Methods to Increase Safety

Safety is a commuter railroad’s top priority. Across the country, railroads have introduced myriad safety systems to keep their passengers and personnel safe. Year after year, safety innovations have served to maintain rail’s standing as the safest mode of transportation.

Positive Train Control

Positive Train Control (PTC) is a system designed to prevent train-to-train collisions, over-speed derailments, unauthorized incursions into work zones, and train movement through switches left in the wrong position. PTC monitors and, if necessary, controls train movement in the event of human error. [See PTC Primer, HERE]

Obstructive Sleep Apnea Screening

An estimated 25 million Americans suffer from obstructive sleep apnea (OSA), a condition in which breathing repeatedly stops and starts, depriving the brain of oxygen and the body of restful sleep. People who have OSA frequently feel tired even if they have been sleeping for hours. 

NTSB places reducing fatigue-related accidents at the top of its “most wanted” list.   And USDOT requires screening and treatment of airline pilots; 4,900 are currently in treatment as a condition of their continued employment. 

In August 2017, however, the FRA (and Federal Highway Administration) withdrew a proposed rulemaking that would have mandated OSA screening for certain job categories.  Despite that withdrawal, many commuter railroads have implemented programs to further ensure the safety of their passengers and employees.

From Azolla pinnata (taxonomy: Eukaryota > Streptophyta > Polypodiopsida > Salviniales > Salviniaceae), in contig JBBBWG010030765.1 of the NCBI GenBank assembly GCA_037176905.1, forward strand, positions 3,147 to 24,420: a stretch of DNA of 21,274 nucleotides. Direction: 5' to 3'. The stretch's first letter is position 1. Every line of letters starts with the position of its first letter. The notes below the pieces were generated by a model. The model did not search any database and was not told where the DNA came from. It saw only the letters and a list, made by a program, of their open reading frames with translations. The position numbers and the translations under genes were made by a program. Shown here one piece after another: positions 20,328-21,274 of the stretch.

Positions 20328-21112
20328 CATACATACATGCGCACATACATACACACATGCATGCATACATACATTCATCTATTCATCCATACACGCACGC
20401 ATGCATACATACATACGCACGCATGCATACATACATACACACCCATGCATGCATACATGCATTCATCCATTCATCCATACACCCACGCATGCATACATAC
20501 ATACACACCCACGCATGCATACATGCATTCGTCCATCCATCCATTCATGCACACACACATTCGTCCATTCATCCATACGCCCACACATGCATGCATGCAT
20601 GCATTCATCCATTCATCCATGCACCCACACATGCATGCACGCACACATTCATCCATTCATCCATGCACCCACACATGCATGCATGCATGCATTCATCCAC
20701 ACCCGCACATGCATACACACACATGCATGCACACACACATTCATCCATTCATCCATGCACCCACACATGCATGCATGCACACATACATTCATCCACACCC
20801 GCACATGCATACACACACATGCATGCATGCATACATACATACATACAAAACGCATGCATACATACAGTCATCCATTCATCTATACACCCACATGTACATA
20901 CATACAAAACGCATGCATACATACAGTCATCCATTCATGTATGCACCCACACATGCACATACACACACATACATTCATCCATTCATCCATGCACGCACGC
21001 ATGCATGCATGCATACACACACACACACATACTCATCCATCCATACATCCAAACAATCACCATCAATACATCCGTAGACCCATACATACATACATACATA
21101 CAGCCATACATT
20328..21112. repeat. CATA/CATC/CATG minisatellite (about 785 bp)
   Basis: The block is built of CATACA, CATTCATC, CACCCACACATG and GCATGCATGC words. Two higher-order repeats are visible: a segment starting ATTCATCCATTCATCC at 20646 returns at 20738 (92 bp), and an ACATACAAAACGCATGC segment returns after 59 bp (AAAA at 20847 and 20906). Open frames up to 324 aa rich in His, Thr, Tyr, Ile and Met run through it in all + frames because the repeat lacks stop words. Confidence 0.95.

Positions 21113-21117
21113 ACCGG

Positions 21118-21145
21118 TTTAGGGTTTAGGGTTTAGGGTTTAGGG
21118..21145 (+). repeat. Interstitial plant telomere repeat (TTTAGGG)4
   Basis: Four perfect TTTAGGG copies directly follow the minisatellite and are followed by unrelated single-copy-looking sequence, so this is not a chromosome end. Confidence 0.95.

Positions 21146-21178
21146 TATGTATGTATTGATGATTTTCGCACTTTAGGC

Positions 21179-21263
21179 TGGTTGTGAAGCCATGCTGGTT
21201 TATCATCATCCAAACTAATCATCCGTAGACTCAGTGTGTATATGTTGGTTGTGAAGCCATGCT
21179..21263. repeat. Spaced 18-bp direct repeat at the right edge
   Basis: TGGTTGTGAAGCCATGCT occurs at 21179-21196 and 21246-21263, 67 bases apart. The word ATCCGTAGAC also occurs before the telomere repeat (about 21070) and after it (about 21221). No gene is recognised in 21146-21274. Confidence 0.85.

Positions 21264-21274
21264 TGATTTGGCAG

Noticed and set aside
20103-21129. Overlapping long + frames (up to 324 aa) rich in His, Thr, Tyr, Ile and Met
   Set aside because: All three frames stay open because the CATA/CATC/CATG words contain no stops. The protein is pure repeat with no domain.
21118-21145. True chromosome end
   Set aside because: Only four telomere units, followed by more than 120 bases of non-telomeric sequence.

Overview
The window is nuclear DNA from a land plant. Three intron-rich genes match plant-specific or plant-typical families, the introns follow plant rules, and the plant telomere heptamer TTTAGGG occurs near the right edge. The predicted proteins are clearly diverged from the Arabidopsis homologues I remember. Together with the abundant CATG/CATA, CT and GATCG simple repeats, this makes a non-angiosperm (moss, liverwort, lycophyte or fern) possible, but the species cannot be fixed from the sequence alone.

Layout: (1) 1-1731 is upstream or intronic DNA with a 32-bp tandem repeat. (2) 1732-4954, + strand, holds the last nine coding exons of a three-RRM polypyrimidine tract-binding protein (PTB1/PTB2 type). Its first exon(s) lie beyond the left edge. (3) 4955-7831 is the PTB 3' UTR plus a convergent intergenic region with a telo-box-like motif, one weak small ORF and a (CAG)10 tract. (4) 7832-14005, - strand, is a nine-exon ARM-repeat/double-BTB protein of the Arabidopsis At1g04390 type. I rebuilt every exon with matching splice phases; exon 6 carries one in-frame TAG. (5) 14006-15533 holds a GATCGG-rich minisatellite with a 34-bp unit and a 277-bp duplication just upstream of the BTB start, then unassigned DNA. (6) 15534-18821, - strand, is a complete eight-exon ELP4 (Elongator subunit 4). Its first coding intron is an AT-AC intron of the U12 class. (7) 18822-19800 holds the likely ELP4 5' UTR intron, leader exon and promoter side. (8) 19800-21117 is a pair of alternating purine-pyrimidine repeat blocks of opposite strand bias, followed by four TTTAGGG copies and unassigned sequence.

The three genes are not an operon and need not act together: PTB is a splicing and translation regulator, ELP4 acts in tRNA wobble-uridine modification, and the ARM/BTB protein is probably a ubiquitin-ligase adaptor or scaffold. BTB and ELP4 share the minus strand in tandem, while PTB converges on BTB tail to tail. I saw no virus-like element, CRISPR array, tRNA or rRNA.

OSA screening in the railroading environment identifies individuals who meet the risk profile and puts those employees through further testing, and, if needed, a treatment program.

Such a program, when followed, helps ensure the railroad’s confidence in an employee’s fitness for duty.


Confidential Close Call Reporting Systems (C3RS)

Modeled after a program already in practice in the airline industry, C3RS enables employees to report unsafe events and conditions without worrying about job repercussions. To encourage reporting, employees receive protection from discipline within the C3RS framework, while railroads receive the detailed information necessary to take respond to potential hazards.  

Many commuter railroads across the US have voluntarily adopted and implemented C3RS programs. 


Inward and Outward Facing Cameras

Railroads have been installing inward- and outward-facing audio and video recording devices to assist in incident investigations and to ensure safety compliance. While the National Transportation Safety Board (NTSB) has recommended such devices, DOT has only recently approached mandating them.


Civil Speed Enforcement 

Civil Speed Enforcement provides trains with positive enforcement of “civil” speed restrictions (those based on the physical characteristics of the line). While CSE does not reduce as many risks for collisions as does PTC – because PTC is a more complex system – it does provide immediate safety improvements in advance of PTC system implementation, and all technical components of CSE are compatible with PTC. 

By keeping track of a train’s position and continuously calculating a maximum safe braking distance for each upcoming track segment, CSE mitigates the human error factor. If the train exceeds the continuously-calculated safe braking distance, the train brakes automatically activate.